The challenge for the company is aligning the company's field sales coverage model with the plan and segmenting customer accounts to create separate "swim lanes" for direct and channel sales. While inside sales and telesales operations may have a role in designated channel accounts, "We're going to lead with the channel in those accounts," Cobb said.

On the product side, Cobb said SAS is known for its sophisticated products that handle complex analytical tasks – maybe more than what midmarket customers need.

"But increasingly we're designing different kinds of products and different kinds of offerings that we think are more suited for midmarket customers," Cobb said. That includes scaling back existing products to provide editions with the functionality and smaller configurations that midsize customers want. It also means designing new products specifically for the midmarket.

CMO Guard said the effort might also mean making changes to SAS' licensing models: Smaller customers might want to buy a product licensed for a small number of users, for example, instead of the enterprise license SAS sells its larger customers.

Guard said the midmarket channel initiative also would require a significant partner enablement effort, ensuring they have the necessary sales, delivery and support skills that match the SAS products they are selling.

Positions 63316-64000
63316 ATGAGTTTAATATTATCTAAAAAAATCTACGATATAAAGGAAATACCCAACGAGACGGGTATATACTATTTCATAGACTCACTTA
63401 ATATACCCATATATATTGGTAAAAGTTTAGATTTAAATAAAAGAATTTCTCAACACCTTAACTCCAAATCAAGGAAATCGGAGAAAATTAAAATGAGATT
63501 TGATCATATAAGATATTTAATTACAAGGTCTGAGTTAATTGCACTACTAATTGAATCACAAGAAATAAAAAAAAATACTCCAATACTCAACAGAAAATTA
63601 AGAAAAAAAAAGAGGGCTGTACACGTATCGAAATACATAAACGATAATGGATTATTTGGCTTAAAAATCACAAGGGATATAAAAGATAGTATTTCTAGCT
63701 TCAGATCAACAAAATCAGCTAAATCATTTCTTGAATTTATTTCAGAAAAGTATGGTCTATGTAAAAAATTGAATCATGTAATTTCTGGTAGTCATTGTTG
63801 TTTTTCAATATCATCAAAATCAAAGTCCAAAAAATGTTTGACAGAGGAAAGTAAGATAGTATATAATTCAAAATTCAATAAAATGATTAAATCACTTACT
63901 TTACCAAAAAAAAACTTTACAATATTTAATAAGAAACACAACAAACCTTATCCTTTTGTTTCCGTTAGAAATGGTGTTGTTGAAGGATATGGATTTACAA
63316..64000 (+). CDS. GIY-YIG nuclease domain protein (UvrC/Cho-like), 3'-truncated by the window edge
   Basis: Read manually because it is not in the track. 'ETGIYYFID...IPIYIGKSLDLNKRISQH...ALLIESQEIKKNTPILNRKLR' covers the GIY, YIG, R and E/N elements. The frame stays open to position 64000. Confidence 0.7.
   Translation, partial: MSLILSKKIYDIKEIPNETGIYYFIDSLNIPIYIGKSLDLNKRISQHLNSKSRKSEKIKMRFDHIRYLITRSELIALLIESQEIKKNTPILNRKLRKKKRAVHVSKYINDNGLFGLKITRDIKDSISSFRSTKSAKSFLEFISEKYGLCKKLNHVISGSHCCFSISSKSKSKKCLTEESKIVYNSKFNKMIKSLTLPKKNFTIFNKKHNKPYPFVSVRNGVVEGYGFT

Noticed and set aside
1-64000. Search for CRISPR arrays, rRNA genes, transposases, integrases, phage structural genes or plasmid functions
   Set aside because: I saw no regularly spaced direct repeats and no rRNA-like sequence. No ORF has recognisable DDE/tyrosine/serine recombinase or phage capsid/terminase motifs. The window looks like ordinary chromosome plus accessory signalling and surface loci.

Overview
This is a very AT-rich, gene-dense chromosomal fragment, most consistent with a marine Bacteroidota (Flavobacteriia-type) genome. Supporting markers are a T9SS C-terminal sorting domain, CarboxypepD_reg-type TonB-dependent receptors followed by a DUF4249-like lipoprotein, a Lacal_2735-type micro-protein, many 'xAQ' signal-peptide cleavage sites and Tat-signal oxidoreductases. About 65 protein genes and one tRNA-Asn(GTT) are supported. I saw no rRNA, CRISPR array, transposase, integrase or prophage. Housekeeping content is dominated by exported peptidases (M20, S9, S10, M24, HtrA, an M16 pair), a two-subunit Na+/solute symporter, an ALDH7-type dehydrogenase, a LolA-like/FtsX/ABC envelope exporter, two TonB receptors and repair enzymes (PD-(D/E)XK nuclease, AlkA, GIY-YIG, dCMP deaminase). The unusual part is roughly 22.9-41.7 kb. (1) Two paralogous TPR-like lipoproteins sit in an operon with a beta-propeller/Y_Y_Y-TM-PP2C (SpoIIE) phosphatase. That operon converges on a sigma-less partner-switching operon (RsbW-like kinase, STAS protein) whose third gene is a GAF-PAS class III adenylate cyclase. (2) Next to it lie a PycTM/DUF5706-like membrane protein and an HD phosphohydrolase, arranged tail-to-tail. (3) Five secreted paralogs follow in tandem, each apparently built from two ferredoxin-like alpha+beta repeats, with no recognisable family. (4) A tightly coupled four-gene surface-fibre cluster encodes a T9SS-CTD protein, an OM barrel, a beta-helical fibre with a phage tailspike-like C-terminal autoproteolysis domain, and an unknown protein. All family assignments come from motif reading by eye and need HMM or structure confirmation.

On the Internet of Things front, SAS executives see a potentially huge market for the company and its channel partners given that IoT systems are expected to generate huge volumes of data that need to be analyzed – SAS's forte.

SAS's IoT-related sales grew 60 percent in 2017. Many sales are focused on SAS's Event Stream Processing software.

Given that IoT deployments often incorporate products from multiple vendors that require a high level of integration and, often domain expertise, Cobb sees IoT as inherently a channel play for resellers, MASPs and OEMs.

"Ninety [percent] to 95 percent of all the business we do in the IoT space will be with, and through, channel partners," Cobb said. "That's just the nature of how the market is evolving, it's the nature of how customers are expecting to solve their IoT issues."

"Our expectation is we will get our reach in the IoT market with and through the channel," Cobb said.

One such partner is Octo Telematics, a Rome, Italy-based solution provider that develops analytical services for the insurance and automotive industries. The company works with SAS analytical products to process and analyze streams of driver data collected from automobile sensors.

"Delivering intelligence through SAS' best-of-breed analytics is at the heart of what we do," said Gianfranco Giannella, chief operating officer at Octo Telematics, in a statement. "In shifting from static to dynamic or streaming data, insurers can achieve what we call the 'Internet of insurable things.'"

In January SAS created a global division that brings IoT-related developers, product management, product marketing and commercial operations under one roof. The division is led by Jason Mann, a 14-year SAS veteran.

The IoT division targets applications in manufacturing, government, retail, insurance, health care, and energy and utilities.